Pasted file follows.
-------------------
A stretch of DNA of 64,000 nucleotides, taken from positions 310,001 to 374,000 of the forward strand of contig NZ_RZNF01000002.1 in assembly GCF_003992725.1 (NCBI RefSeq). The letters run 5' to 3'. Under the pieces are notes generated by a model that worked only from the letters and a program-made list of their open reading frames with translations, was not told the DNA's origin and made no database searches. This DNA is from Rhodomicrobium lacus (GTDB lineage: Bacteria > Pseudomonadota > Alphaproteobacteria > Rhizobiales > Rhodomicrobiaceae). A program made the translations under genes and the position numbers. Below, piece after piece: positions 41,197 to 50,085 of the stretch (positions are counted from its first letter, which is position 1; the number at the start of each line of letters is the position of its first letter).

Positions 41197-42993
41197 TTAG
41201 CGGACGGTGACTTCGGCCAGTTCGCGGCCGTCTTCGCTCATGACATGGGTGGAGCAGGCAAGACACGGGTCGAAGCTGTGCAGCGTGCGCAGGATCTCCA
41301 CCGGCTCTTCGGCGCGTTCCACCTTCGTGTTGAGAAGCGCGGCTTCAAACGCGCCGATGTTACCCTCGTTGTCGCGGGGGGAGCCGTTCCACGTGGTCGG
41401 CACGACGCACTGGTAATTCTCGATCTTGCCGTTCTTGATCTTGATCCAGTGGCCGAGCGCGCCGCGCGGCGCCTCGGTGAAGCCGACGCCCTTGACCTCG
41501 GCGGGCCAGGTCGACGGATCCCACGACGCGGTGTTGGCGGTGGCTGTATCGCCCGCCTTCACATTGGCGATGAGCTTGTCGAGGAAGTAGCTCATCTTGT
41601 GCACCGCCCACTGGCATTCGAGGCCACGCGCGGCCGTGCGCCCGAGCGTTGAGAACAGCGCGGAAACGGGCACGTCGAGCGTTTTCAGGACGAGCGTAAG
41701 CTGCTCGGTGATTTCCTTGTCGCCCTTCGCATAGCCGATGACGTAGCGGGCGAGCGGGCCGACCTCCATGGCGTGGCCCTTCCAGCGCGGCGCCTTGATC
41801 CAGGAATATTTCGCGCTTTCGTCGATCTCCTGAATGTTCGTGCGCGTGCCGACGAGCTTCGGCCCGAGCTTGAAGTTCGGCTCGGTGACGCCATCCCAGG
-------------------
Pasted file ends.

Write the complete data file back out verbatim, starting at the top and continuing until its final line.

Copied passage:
A stretch of DNA of 64,000 nucleotides, taken from positions 310,001 to 374,000 of the forward strand of contig NZ_RZNF01000002.1 in assembly GCF_003992725.1 (NCBI RefSeq). The letters run 5' to 3'. Under the pieces are notes generated by a model that worked only from the letters and a program-made list of their open reading frames with translations, was not told the DNA's origin and made no database searches. This DNA is from Rhodomicrobium lacus (GTDB lineage: Bacteria > Pseudomonadota > Alphaproteobacteria > Rhizobiales > Rhodomicrobiaceae). A program made the translations under genes and the position numbers. Below, piece after piece: positions 41,197 to 50,085 of the stretch (positions are counted from its first letter, which is position 1; the number at the start of each line of letters is the position of its first letter).

Positions 41197-42993
41197 TTAG
41201 CGGACGGTGACTTCGGCCAGTTCGCGGCCGTCTTCGCTCATGACATGGGTGGAGCAGGCAAGACACGGGTCGAAGCTGTGCAGCGTGCGCAGGATCTCCA
41301 CCGGCTCTTCGGCGCGTTCCACCTTCGTGTTGAGAAGCGCGGCTTCAAACGCGCCGATGTTACCCTCGTTGTCGCGGGGGGAGCCGTTCCACGTGGTCGG
41401 CACGACGCACTGGTAATTCTCGATCTTGCCGTTCTTGATCTTGATCCAGTGGCCGAGCGCGCCGCGCGGCGCCTCGGTGAAGCCGACGCCCTTGACCTCG
41501 GCGGGCCAGGTCGACGGATCCCACGACGCGGTGTTGGCGGTGGCTGTATCGCCCGCCTTCACATTGGCGATGAGCTTGTCGAGGAAGTAGCTCATCTTGT
41601 GCACCGCCCACTGGCATTCGAGGCCACGCGCGGCCGTGCGCCCGAGCGTTGAGAACAGCGCGGAAACGGGCACGTCGAGCGTTTTCAGGACGAGCGTAAG
41701 CTGCTCGGTGATTTCCTTGTCGCCCTTCGCATAGCCGATGACGTAGCGGGCGAGCGGGCCGACCTCCATGGCGTGGCCCTTCCAGCGCGGCGCCTTGATC
41801 CAGGAATATTTCGCGCTTTCGTCGATCTCCTGAATGTTCGTGCGCGTGCCGACGAGCTTCGGCCCGAGCTTGAAGTTCGGCTCGGTGACGCCATCCCAGG